Yesterday, at two different times during the day, I was confronted with the idea of God granting success to people. The first time occurred while I was reading the story of David and Jonathan where, in one chapter, the idea is repeated several times.
1 Samuel 18:5 — And David went out and was successful wherever Saul sent him, so that Saul set him over the men of war. And this was good in the sight of all the people and also in the sight of Saul’s servants.
1 Samuel 18:14 — And David had success in all his undertakings, for the Lord was with him.
1 Samuel 18:15 — And when Saul saw that he had great success, he stood in fearful awe of him.
1 Samuel 18:30 — Then the princes of the Philistines came out to battle, and as often as they came out David had more success than all the servants of Saul, so that his name was highly esteemed.
Then, later in the day, someone reminded me of a verse in Nehemiah:
Nehemiah 1:11 — O Lord, let your ear be attentive to the prayer of your servant, and to the prayer of your servants who delight to fear your name, and give success to your servant today, and grant him mercy in the sight of this man.” Now I was cupbearer to the king.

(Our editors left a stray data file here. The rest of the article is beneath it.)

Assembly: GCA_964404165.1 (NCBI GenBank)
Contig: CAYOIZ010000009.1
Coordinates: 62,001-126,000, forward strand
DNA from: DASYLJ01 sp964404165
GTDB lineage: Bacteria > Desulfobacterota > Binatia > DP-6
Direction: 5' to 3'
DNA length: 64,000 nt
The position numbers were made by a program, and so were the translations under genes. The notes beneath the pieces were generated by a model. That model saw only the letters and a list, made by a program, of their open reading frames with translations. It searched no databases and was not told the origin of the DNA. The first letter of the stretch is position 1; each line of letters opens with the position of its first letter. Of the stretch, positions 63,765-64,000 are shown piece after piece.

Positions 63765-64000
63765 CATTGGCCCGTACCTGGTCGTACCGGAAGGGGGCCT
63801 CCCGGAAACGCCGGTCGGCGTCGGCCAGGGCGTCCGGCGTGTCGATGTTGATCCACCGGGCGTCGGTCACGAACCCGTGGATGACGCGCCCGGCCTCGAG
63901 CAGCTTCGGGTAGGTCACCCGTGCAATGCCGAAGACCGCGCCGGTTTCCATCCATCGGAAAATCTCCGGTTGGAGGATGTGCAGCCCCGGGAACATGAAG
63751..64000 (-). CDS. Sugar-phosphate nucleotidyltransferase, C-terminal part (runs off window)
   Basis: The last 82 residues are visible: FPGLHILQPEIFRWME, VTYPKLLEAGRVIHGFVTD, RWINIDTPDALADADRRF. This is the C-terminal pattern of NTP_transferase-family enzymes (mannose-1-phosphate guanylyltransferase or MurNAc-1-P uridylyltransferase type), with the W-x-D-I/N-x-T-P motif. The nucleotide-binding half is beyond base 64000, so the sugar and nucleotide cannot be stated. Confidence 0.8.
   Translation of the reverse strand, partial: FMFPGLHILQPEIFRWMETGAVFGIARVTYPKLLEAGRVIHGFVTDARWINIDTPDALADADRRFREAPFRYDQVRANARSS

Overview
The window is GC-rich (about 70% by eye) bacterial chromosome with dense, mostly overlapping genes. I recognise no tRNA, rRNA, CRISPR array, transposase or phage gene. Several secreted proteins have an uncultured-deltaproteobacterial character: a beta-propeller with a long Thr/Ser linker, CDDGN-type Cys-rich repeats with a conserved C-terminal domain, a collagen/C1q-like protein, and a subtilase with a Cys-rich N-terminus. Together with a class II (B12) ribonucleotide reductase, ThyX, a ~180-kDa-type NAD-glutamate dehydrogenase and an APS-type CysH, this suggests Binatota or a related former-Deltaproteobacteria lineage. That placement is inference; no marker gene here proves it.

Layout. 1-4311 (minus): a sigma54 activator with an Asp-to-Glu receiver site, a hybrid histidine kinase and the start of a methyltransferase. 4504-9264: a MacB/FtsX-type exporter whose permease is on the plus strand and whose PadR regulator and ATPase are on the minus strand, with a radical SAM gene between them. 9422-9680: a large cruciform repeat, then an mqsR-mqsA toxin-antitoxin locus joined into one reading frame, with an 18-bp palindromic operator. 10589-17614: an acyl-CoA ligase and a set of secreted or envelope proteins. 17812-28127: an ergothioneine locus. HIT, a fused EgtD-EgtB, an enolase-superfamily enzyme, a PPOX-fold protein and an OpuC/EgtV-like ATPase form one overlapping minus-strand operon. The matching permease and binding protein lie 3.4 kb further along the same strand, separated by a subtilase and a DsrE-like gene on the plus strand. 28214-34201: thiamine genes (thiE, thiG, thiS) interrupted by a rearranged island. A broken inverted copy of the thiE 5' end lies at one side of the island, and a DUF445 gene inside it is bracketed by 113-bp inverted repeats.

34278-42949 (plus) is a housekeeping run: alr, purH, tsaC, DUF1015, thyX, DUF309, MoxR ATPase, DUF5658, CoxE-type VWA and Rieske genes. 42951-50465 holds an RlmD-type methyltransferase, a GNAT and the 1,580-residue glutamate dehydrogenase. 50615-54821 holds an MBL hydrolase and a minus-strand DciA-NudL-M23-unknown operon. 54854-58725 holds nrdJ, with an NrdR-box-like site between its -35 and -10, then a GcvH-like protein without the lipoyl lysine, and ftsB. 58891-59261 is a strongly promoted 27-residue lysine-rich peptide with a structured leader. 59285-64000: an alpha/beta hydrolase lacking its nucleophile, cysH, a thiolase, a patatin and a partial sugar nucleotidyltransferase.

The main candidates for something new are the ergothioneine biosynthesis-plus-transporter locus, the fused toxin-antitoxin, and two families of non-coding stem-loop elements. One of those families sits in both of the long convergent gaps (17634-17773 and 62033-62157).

In fact there are also several other examples of God giving success to his people and/or them asking him for it.
Psalm 118:25 — Save us, we pray, O Lord! O Lord, we pray, give us success!
Genesis 39:2 — The Lord was with Joseph, and he became a successful man, and he was in the house of his Egyptian master.
Proverbs 3:3-6 — Let not steadfast love and faithfulness forsake you;
bind them around your neck;write them on the tablet of your heart.
So you will find favor and good success in the sight of God and man.
Trust in the Lord with all your heart, and do not lean on your own understanding. In all your ways acknowledge him,and he will make straight your paths.
It struck me that those of us who believe in the sovereignty of God have a common temptation to react so strongly against “faith” teaching that we feel fearful to ever follow this biblical example and ask for success. But it really does seem that a mark of the Lord being “with” someone is this surprising success that seems disproportionate to a person’s natural ability. This is what the grace of God is all about. It means that God often chooses someone and plucks them from obscurity to be successful. It also means that we should not feel so shy about asking for God to grant us success.
God doesn’t grant such favor in order for us to be proud. Quite the opposite, because it is his to give and he makes us look better than we are, the glory goes to him alone.
1 Corinthians 1: 26-29 — For consider your calling, brothers: not many of you were wise according to worldly standards, not many were powerful, not many were of noble birth. But God chose what is foolish in the world to shame the wise; God chose what is weak in the world to shame the strong; God chose what is low and despised in the world, even things that are not, to bring to nothing things that are, so that no human being might boast in the presence of God.